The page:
De-lousing is a trying agricultural process. It becomes a major problem in pens which contain the hundreds of thousands of salmon farmed by Norwegians — the world’s largest salmon exporter — an environment which allows the parasite to flourish. To tackle the problem, the Stingray, developed by [Stingray Marine Solutions], is an autonomous drone capable of destroying the lice with a laser in the order of tens of thousands per day.
Introduced in Norway back in 2014 — and some areas in Scotland in 2016 — the Stingray floats in the salmon pen, alert and waiting. If the lice-recognition software (never thought you’d hear that term, huh?) detects a parasite for more than two frames in the video feed, it immediately annihilates it with a 530 nanometre-wide, 100 millisecond laser pulse from up to two metres away. Don’t worry — the salmon’s scales are reflective enough to leave it unharmed, while the pest is fried to a crisp. In action, it’s reminiscent of a point-defense laser on a spaceship.
Continue reading “Submersible Robots Hunt Lice With Lasers”
[mark.brubaker.1] and his crew decided to make a submersible for a school project using PVC pipes as a frame. It has two motors on the back to provide forward thrust and steering as well as a horizontal mounted motor in the middle of the PVC chassis to provide up and down thrust. They used regular motors which they waterproofed by inserting them inside a case full of plumbers wax. We’re not sure how long this will hold at the bottom of the ocean, but it works fine for a school project in the pool. Here’s the instructions on how to make one.
The build is completely analog, the controller is a board with three switches which individually control the different motors. So if you want to turn left, you fired up the right motor. For right you do the opposite and fire up the left motor. Up and down, well, you get the picture. If you have a swimming pool, lake or some water body nearby and you’re looking for a weekend project with your kids, this is a great tip. It’s not an Arduino controlled robot fish, but it’s a first step in that direction; you can later on use the frame to improve on the design and add some electronics.
Continue reading “PVC Submersible ROV”
[Eric Dirgahayu] wanted to explore underwater with some sensors and cameras. First, he needed a platform to carry them. That led to his Arduino-controlled swimming fish. The fish is made from PVC and some waterproof servos. From the video (see below) it isn’t clear how much control the fish has, but it does swim with an undulating motion like a real fish.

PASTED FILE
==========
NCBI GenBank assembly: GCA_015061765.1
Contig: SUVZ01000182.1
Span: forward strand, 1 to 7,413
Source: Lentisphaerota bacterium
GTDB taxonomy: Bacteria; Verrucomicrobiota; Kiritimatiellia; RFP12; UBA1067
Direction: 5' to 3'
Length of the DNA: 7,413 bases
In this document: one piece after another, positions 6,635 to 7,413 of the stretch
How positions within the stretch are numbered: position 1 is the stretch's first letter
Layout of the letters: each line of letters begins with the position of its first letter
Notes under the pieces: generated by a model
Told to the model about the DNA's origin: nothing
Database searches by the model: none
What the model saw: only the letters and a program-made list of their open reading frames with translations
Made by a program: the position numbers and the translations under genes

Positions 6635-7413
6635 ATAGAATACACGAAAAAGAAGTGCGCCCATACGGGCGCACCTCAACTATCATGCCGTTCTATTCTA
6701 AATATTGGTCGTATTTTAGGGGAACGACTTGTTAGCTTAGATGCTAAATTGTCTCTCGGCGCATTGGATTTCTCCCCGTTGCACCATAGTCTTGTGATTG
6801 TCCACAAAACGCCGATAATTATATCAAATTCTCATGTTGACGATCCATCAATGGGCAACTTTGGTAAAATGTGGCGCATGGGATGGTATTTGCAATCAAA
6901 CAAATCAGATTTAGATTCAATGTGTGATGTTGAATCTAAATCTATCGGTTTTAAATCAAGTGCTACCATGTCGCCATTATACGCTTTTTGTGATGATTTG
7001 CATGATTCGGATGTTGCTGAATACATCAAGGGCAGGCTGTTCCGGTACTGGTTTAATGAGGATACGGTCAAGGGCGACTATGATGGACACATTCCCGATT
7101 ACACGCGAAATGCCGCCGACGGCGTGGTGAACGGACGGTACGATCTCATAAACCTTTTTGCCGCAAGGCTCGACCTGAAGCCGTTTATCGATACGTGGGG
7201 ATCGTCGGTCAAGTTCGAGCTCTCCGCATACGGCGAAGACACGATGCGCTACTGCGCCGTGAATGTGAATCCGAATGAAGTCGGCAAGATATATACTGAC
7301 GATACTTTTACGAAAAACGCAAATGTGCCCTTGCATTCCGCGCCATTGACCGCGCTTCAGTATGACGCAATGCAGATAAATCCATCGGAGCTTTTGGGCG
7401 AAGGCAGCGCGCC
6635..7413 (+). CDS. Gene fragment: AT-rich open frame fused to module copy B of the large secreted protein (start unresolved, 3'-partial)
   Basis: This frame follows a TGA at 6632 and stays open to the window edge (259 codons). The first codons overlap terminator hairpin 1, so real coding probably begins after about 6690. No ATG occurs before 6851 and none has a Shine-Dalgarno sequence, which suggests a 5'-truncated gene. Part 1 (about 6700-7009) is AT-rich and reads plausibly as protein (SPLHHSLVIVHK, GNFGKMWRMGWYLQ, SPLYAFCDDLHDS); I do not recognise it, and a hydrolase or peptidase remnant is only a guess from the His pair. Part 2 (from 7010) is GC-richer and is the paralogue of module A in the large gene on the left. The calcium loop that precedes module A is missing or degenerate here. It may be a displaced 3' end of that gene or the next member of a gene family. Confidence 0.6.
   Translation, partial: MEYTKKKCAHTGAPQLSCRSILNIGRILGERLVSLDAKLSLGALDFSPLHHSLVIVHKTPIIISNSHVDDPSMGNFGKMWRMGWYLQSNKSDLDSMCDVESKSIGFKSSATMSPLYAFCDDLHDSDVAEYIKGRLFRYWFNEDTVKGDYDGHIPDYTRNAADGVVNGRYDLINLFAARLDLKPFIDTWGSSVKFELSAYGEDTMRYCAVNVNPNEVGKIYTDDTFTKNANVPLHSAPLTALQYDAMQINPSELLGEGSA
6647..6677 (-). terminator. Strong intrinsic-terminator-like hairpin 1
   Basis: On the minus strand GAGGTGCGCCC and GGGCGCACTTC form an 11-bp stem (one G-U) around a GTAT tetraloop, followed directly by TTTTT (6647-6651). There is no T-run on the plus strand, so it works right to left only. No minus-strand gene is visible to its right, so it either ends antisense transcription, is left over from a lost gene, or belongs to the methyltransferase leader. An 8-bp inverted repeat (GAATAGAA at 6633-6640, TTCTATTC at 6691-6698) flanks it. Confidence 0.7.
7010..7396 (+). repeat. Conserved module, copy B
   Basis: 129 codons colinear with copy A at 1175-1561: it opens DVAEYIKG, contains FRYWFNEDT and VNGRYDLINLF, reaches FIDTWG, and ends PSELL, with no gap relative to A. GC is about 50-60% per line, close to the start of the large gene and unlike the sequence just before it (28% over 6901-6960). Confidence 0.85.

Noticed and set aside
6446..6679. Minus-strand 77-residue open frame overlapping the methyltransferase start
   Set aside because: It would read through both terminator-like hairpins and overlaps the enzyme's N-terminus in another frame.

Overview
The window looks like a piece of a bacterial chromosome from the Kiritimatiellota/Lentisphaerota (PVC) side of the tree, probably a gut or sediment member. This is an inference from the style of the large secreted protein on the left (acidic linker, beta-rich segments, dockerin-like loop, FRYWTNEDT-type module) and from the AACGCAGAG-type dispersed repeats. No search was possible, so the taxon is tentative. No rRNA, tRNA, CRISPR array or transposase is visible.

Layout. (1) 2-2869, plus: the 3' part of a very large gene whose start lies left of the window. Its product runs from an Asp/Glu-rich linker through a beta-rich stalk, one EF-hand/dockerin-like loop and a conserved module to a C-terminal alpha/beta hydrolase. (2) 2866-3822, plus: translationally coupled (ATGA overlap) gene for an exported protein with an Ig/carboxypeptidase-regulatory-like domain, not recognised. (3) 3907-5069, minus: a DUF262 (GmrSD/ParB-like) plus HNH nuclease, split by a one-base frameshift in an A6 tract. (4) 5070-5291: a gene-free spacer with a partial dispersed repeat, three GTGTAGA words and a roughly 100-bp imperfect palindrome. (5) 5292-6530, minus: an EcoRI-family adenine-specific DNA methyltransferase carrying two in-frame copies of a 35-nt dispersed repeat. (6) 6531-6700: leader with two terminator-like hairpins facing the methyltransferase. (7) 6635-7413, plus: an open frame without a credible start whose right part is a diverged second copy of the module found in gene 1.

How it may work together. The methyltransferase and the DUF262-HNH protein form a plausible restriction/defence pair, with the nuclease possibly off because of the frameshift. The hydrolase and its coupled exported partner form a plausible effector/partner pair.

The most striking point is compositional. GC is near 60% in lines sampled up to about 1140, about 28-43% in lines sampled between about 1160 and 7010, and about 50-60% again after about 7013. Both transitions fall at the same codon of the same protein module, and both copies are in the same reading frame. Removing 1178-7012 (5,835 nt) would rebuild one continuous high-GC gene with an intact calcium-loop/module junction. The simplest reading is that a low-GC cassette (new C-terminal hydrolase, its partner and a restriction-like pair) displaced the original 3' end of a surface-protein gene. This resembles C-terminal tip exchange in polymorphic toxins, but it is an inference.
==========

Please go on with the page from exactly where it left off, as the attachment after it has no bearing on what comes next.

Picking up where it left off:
Continue reading “The Arduino Sleeps with the Fishes”
This past weekend the Maker Faire returned to the motor city. While it seemed a bit smaller than previous years, the event still brought in a ton of awesome makers from the metro Detroit area and beyond.
Although we don’t feature too many woodworking projects, there were quite a few woodworkers at the Faire with projects ranging from custom longboards pressed with a home built iron mold to DIY kayaks with elaborate wooden skeletons built by a local group of Michigan kayak builders. The kayaks were quite impressive: hand sewn nylon panels are wrapped around custom frames made from steamed white oak. It’s great to speak with the makers about the specialized skills needed for kayak building.
Continue reading “Maglev, Submersibles, and More at Maker Faire Detroit”
Have you ever considered building some kind of underwater vehicle? It’s rather ambitious but [Dane] of Transistor-Man has designed and built a working submersible 3-phase electric thruster — and he’s released the plans online for all to share!
He decided to make this for his 3D printed canoe (another awesome project) which is possible due to his massive SCARA robot 3D printer. The thruster makes use of readily available off the shelf components, but with 3D printed cones for decreased water resistance and other manufactured parts. The housing is water-jet cut, and the poly-carbonate tube had grooves for seals made using a lathe. The amount of detail in his build logs is incredible — he’s fully modeled all parts in what looks like SolidWorks and uploaded detailed images and designs of all the parts.
The trickiest part of the build was making it water-tight. His first test was to submerge it in a water bath for 8 minutes, and once that was proven, he filled the inside with 5W-20 oil to make sure it wouldn’t leak the other way as well. One of his project goals is for this thruster to work 1 meter underwater without losing more than 10ml of the coolant (oil) per hour.
Continue reading “Three-Phase Submersible Thruster is Open Source and Awesome”
This rig looks so good it’s hard to believe this is the first ROV that [DZL] has ever built. It houses an HD camera which feeds the display at the operator’s station. You can see the controller to the left of that screen which uses a joystick and buttons to pilot the underwater vessel.
In order to simplify construction, [DZL] decided not to use propellers. The problem with that technique is that you need to have bearings that will allow the propeller shafts to turn without letting water in. Propulsion is instead provided by a group of small water pumps whose intake is on one end and outflow is on the other. These are mounted at various places on the body and each have one power cable that connects to the control circuitry in the main housing. The passage of cables through the enclosure is another possible leak point, but [DZL] found some off the shelf bushings that ended up making it pretty easy.
The link at the top is a round-up of all the different project posts. For us, the most interesting Flickr set is the one showing how the enclosure is put together. There is also a pretty neat dive video after the break that shows the craft being tested underwater.
Continue reading “DIY ROV explores the watery depths”